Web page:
There are fewer iconic images in British cinema than that of a disheveled Richard E. Grant loudly proclaiming “I demand more booze!”, it’s a image from a film that is widely considered in many circles to be one of the finest British films of the last 30 years and for good reason. That film is the incomparable Withnail & I and it is probably one of my favourite comedy films of all time.
Written & directed by Bruce Robinson, Withnail & I concerns two actors living in abject poverty in 1960’s Camden. Disheartened by a slew of failed auditions, the pair decide to flee the city for the seclusion of the Lake District, a decision they both come to regret. A minimal yet perfectly cast production of Richard E. Grant, Paul McGann, Ralph Brown & Richard Griffiths, these actors deliver comedic performances of such absolute note perfection, tinged with pathos as only the best on screen comedic characters are, Withnail & I was an absolute revelation.
Shot for a meagre £1.1 million, the film utilises the picturesque Lake District to create a beautifully bleak setting for their ill advised holiday, the natural beauty of the locale juxtaposed by the constant rain that follows the hapless pair on their self-destructive retreat made for some arresting and memorable imagery.
The real jewel in this film’s crown are the performances that are given by each of the principal cast, Richard E. Grant’s perpetually intoxicated & bitter Withnail delivering one of cinemas greatest drunks, ironic considering Grant himself is teatotal. Paul McGann’s long suffering and incredulous Marwood, the ‘& I’ of the title, is a masterclass in restrained, downtrodden resignation in being the voice of reason and caretaker to his unruly friend. Richard Griffith’s Uncle Monty is a character played for laughs but tinged with tragedy & pathos and is walked along the thinnest of lines by Griffiths to stop him becoming an offensive charactature. Ralph Brown’s Danny, inventor of the legendary Camberwell Carrot is a character so good he essentially played him twice, resuming the stoned, burnout characteristics one more time for Wayne’s World 2 even if it wasn’t necessarily the same character, he made such a strong impression in Withnail & I that it became ingrained in popular culture enough to be noticed by Hollywood.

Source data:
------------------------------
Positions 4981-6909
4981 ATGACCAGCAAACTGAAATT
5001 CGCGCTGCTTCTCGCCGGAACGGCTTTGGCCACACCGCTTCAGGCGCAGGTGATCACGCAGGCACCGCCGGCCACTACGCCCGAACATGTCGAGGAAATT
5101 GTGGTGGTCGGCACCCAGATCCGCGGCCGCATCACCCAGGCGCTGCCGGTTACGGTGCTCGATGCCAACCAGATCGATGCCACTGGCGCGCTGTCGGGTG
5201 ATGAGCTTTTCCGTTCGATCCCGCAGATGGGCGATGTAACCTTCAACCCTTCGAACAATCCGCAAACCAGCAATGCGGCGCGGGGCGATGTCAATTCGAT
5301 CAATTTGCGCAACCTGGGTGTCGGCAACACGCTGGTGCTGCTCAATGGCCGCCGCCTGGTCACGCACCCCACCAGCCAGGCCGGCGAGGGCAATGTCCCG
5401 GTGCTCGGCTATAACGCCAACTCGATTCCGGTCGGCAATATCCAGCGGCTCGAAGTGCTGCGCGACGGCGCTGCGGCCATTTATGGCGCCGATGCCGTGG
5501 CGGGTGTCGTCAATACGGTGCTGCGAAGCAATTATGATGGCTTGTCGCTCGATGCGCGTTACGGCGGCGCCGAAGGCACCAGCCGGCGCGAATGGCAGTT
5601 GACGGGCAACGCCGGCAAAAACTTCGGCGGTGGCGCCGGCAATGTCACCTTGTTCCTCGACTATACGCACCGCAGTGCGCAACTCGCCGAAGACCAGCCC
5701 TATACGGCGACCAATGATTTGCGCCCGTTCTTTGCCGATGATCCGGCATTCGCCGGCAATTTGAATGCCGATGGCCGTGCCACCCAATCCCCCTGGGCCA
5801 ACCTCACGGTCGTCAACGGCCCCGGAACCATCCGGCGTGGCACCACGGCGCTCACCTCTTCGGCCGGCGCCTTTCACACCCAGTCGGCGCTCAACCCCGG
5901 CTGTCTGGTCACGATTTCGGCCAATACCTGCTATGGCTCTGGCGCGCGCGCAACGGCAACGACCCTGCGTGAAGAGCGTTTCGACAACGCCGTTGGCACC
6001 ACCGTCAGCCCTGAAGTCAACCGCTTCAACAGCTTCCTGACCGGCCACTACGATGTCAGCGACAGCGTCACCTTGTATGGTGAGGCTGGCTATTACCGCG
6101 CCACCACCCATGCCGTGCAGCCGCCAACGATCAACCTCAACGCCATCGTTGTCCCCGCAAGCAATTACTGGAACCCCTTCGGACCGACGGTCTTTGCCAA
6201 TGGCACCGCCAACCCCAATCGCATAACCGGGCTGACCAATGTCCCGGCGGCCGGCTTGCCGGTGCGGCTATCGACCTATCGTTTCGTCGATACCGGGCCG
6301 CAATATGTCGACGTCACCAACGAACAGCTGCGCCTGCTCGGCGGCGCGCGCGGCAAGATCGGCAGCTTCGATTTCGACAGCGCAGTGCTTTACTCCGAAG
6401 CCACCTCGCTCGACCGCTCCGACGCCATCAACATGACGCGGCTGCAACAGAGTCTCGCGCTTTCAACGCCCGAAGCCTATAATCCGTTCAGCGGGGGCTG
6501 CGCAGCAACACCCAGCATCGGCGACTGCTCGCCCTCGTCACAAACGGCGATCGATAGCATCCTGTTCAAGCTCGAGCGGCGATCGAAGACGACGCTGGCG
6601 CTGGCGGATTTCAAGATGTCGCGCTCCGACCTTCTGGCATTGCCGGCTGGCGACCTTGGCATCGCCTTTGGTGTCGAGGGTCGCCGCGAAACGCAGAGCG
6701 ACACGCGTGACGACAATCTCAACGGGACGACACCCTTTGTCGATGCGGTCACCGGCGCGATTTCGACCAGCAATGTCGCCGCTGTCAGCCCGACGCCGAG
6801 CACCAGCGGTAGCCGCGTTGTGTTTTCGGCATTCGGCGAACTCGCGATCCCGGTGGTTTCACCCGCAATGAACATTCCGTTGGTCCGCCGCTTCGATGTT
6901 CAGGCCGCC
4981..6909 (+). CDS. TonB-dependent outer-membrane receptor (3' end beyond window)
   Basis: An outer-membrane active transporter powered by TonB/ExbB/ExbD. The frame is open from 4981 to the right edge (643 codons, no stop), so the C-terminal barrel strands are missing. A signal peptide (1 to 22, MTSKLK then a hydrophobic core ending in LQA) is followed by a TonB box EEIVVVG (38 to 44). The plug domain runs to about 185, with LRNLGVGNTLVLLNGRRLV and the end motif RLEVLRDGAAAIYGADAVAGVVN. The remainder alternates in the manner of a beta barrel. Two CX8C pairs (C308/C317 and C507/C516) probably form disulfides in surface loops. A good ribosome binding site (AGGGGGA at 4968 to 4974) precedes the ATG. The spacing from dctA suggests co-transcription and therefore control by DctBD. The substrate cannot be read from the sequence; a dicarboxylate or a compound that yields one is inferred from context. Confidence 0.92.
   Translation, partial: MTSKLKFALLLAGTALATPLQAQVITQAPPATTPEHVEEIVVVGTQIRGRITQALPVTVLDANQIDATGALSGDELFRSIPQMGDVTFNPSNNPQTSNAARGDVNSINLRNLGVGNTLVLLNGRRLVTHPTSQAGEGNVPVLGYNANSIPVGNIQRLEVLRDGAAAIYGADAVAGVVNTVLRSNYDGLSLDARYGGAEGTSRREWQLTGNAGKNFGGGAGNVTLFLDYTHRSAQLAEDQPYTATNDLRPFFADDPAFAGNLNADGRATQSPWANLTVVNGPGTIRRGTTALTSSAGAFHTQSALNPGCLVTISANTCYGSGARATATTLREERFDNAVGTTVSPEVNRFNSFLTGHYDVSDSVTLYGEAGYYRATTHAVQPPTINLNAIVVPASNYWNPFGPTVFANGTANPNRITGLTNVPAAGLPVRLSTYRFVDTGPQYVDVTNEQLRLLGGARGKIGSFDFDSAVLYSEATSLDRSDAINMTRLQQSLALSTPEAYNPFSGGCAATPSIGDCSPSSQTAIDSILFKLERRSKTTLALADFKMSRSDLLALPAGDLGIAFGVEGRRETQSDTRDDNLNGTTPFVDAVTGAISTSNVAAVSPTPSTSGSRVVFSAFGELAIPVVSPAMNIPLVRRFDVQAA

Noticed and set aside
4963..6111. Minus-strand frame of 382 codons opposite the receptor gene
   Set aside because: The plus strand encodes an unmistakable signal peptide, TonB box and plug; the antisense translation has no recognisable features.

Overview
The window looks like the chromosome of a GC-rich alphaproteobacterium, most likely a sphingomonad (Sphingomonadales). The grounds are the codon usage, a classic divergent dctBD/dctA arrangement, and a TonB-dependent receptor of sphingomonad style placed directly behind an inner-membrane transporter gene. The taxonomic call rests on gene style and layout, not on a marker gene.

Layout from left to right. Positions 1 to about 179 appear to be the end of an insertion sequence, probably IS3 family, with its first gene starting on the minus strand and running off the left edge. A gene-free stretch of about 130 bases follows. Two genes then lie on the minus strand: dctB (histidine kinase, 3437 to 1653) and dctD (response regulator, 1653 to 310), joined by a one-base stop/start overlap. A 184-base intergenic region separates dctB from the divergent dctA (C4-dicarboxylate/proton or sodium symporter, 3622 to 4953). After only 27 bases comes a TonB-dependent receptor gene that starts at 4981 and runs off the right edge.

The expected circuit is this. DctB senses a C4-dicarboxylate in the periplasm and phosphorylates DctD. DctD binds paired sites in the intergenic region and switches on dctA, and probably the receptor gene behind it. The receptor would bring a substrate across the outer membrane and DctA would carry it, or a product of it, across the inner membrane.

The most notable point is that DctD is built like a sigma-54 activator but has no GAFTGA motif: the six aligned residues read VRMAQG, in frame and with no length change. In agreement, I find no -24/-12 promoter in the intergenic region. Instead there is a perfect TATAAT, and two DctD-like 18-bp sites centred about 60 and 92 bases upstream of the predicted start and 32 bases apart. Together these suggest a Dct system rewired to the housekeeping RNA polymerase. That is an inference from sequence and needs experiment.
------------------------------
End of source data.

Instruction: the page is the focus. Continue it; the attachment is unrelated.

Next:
Withnail & I, like any well written comedy is eminently quotable, be it “We’ve gone on holiday by mistake”, “Monty, you terrible c**t!” Or “GET IN THE BACK OF THE VAN!”, they are all moments so ingrained in the history of cinematic comedy now that they have become instantly recognisable and raise a grin just thinking about them. It is a testament to the writing talent of Robinson & the delivery by the cast to keep the broad comedy trope of the quotable catchphrase on the right side of tolerable.
This year marks the 30th anniversary of Withnail & I and I must say that I personally am hard pressed to name a better British comedy in that time. Sure, there are many films that would come close but I can hand on heart say that there isn’t a British comedy that I believe eclipses it.